Why, then, were those hashtags deemed capable of functioning as trademarks while #MagicNumber108 was not? The Board gestured in a general way toward the idea that DePorter, in addition to seeking registration for a phrase incapable of serving as a source indicator, also failed to use it in a trademark way, citing precedent for the proposition that “To be a mark, the phrase must be used in a manner which indicates to purchasers or potential purchasers a single source or origin for the goods.” Toward the end of the opinion, the Board acknowledged that “Applicant’ own use [was] consistent with” the “widespread, informational” use of #MagicNumber108 to reference the Cubs. But the Board never explicitly addressed the use DePorter made either on the tee-shirts or on the website offering them for sale. It rested its holding squarely on the informational matter doctrine, when it seems to me that DePorter’s failure to use the matter in a trademark way played a key role in the mark’s overall failure to function.

I’ve argued that the USPTO should use a finer filter when considering whether applications claim marks that fail to function because of how they’re used, including but not limited to tagmarks. But it’s possible for hashtags to function as trademarks, especially when they’re taken offline and featured very prominently on goods or services. It seems possible that #MagicNumber108, used as the name of a restaurant or a brand of tanning lotion, could function as a mark. But here, as demonstrated in the specimen, DePorter sought protection for a commonly-used hashtag and he failed to use it in a trademark way. (As I argue in a forthcoming article, the less a mark inherently looks like the kind of matter people will expect to be a mark, the more indicia of use are necessary to ensure consumers will perceive it as a mark.) DePorter sits at the intersection of two types of failure to function, informational matter and use-based failure to function. The Board foregrounded the former and downplayed the latter, but I’m thrilled to see a decision that raises awareness about how the two issues interact in the age of social media.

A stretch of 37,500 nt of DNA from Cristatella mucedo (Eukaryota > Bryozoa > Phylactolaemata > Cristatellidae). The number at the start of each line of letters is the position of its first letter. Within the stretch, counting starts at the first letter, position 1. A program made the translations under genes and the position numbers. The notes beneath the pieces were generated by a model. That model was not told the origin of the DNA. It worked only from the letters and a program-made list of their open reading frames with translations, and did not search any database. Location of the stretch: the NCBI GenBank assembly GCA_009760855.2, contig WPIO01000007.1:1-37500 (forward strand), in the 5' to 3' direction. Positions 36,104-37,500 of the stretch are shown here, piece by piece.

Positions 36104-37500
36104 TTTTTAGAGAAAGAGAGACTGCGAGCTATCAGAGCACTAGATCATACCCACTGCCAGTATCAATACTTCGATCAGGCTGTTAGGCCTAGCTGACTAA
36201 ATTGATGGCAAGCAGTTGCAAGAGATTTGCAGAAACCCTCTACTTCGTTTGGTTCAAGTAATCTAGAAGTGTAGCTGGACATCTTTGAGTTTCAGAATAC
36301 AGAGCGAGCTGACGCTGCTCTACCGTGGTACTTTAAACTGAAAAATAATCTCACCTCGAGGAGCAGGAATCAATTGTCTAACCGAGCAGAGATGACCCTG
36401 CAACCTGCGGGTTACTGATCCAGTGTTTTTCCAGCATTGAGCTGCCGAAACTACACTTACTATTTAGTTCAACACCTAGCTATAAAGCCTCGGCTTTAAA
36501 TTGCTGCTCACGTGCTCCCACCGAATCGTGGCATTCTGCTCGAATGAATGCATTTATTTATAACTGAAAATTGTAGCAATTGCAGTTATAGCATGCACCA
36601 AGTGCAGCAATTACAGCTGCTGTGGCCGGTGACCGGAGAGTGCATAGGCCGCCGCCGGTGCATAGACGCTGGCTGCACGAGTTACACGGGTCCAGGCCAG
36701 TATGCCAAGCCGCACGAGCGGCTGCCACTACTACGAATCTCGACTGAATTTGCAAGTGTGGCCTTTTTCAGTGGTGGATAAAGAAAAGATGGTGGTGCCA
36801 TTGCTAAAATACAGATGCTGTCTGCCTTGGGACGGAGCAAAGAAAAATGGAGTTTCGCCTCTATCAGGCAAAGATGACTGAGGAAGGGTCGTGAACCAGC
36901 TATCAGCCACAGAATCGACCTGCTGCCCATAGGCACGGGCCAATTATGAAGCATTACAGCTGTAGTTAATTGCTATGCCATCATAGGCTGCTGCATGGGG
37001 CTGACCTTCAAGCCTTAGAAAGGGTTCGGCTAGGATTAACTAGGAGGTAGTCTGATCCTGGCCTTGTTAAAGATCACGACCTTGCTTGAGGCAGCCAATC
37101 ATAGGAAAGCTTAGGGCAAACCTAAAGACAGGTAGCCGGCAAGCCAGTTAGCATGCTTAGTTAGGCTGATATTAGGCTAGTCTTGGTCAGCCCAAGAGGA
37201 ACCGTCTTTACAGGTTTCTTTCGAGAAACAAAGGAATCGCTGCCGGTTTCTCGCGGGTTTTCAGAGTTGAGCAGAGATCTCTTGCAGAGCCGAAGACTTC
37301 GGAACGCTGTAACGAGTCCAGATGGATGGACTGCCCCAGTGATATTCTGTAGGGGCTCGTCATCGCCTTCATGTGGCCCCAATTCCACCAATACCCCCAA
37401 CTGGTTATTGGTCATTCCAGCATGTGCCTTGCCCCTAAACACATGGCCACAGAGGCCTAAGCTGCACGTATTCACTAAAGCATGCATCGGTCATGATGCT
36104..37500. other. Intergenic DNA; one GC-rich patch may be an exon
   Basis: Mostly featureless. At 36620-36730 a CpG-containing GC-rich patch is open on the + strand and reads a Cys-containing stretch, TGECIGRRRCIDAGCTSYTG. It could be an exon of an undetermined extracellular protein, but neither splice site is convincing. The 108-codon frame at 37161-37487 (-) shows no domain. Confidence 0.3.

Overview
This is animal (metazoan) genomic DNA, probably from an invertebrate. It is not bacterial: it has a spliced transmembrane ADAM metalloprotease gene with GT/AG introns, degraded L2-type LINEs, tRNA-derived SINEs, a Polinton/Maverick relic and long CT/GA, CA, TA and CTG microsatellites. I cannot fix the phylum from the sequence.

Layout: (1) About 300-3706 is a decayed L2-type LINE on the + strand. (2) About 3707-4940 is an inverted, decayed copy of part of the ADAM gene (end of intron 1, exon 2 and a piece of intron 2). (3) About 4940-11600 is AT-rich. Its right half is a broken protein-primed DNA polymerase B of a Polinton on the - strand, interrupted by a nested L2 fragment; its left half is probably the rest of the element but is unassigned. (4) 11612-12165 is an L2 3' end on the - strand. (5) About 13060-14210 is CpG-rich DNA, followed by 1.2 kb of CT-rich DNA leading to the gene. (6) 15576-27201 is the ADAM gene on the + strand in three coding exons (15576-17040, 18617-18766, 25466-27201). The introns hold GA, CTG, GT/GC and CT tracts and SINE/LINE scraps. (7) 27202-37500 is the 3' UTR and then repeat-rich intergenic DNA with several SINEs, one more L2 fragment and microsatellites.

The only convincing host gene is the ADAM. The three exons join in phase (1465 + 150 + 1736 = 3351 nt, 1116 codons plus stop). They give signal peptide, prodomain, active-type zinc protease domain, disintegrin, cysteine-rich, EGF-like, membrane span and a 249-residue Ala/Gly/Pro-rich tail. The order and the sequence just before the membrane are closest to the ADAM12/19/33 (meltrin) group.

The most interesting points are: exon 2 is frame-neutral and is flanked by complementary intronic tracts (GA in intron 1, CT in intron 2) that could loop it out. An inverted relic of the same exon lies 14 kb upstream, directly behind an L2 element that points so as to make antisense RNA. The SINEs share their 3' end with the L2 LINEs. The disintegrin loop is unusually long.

Case citation: In re DePorter, Serial No. 87229711 (TTAB Jan. 29, 2019)